Fake immigration consultant Sara Salcido convicted of defrauding immigrants in California

Sara Arcelia Salcido
A judge found Sara Arcelia Salcido guilty of illegally practicing law and stealing thousands of dollars from immigrants who used her services.
(Photo: Riverside Sheriff's Department)

A judge in Riverside County found Sara Arcelia Salcido guilty of multiple counts of grand theft for illegally receiving payments while posing as an immigration consultant.

The judge ruled that Salcido, a 40-year-old Cathedral City resident, stole thousands of dollars from undocumented immigrants for services she illegally offered and, in some cases, never performed.

After hearing all of the evidence in the case, Judge John G. Evans convicted Salcido of six counts of felony theft, two counts of misdemeanor theft and one misdemeanor theft. for illegally receiving compensation while posing as an immigration consultant.

Salcido is due back in court on January 20, 2017 to be sentenced for the crimes. Due to the charges against her, she faces a maximum sentence of up to five years and four months in county jail.

The conviction and upcoming sentencing will bring to an end the criminal case against Salcido that began with an investigation by the Riverside County District Attorney's Office in May 2015.

How the case against Sara Salcido began

The case against Salcido began with a consumer complaint about his services.

The investigation revealed that Salcido was operating her business illegally. Salcido is not licensed to practice law in California and is not registered and did not meet the state's requirements to practice as an immigration consultant.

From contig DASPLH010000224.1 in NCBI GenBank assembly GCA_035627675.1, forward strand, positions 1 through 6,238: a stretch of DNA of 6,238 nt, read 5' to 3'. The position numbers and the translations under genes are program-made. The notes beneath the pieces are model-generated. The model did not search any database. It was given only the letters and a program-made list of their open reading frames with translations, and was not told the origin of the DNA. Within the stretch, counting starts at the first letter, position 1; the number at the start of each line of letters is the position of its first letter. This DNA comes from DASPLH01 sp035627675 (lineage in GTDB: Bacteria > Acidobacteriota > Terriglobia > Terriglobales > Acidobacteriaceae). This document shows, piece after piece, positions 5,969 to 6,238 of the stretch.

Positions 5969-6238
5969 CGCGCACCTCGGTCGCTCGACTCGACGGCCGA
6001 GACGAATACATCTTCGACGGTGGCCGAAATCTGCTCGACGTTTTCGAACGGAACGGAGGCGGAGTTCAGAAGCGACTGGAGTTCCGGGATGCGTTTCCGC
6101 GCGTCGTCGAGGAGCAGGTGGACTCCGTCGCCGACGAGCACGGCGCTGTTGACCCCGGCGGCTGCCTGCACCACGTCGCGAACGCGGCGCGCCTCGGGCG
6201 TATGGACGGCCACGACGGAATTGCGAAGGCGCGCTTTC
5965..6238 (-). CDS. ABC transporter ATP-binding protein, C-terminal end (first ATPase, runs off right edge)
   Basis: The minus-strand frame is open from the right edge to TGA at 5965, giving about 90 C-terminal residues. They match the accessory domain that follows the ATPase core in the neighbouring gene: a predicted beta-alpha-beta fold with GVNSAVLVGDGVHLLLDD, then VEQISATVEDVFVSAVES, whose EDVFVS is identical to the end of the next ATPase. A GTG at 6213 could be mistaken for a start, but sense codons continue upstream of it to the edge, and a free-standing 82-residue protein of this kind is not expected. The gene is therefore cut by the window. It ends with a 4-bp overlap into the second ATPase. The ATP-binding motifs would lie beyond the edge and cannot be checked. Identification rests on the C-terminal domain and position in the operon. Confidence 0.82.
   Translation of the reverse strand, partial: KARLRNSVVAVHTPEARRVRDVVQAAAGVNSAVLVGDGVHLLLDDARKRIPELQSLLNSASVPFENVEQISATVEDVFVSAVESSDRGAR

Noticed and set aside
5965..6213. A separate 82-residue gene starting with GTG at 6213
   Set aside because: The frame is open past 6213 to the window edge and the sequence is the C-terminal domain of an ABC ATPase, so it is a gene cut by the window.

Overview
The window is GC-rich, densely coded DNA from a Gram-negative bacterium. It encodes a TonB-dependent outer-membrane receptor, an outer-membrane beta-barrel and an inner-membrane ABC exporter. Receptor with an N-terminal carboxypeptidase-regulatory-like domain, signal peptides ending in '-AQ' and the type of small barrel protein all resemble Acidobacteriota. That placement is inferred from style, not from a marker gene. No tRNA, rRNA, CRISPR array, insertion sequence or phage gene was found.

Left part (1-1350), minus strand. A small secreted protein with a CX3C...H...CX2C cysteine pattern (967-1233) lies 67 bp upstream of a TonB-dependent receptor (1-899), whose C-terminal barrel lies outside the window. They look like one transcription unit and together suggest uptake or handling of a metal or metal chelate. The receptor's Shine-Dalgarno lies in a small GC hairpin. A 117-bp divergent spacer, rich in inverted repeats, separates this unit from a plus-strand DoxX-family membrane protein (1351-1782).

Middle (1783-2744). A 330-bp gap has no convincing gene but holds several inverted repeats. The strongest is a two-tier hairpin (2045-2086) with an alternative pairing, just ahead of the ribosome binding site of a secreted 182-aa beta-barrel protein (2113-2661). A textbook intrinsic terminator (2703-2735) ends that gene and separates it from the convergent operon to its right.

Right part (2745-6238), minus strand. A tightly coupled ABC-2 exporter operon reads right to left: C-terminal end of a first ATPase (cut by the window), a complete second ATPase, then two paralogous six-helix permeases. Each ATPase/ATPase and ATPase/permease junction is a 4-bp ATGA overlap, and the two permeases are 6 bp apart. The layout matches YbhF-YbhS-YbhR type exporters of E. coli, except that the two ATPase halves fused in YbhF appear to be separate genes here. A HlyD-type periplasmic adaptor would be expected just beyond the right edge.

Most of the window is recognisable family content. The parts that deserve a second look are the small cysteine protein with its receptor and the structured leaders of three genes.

According to evidence obtained during the investigation, Salcido received payments for services he was not authorized to provide. Authorities estimate that he worked illegally for several years and that he the money he received, legally considered as theft under false pretenses, possibly exceeds US$$500,000.

The criminal complaint states that Salcido charged $$35,000 to 10 alleged victims. However, in California, unlawful practice of law cases have a three-year limit for inclusion in criminal complaints. Therefore, cases prior to the past three years cannot be included.

Salcido was arrested on August 27, 2015. The judge sentenced her yesterday, November 28, 2016.

The Riverside County District Attorney's Office is still looking for more of Salcido's victims. You can make your report by calling Investigator Matthew Remmers or Deputy District Attorney Bryan Boutwell at 951-955-5400 or toll-free at 1-800-599-9973.

Why immigration consultants should be avoided

This is one more example of why you should not go to immigration consultants. Salcido scammed several people. According to some media reportsSome victims indicated that they paid thousands of dollars and she never filed their cases with the U.S. Citizenship and Immigration Services.

It is of utmost importance that they do not put their immigration futures at risk. Especially at this time, when it is unknown what the next president of the United States will do when he or she takes office in January.

Make sure you go with a licensed attorney or a federally accredited representative who is experienced and does not have a criminal record. Take the time to investigate the credentials of the person to whom you will entrust your immigration case.

Remember, sometimes cheap is expensive. If you go to an immigration consultant because you think they can do the job for you at a lower cost, you can get hurt. I often hear of cases of consultants who end up charging immigrants more than an attorney.

Don't be guided just because a person appears on television. For example, look at the case of Gloria Saucedo, of Hermandad Mexicana Transnacional of Panorama City, California. She is seen on TV as an activist and director of her organization, but the reality is that she was recently found guilty of practicing law without a license and multiple immigrants filed complaints against Saucedo for negligence and for hurting their immigration cases.

His case is still in court, where testimony is being heard from his victims in the process of restitution for the thousands of dollars Saucedo was paid for shoddy work.

Restitution to her victims is part of a plea agreement that Saucedo, the director of Panorama City's Hermandad Mexicana Transnacional, agreed to in order to avoid going to trial.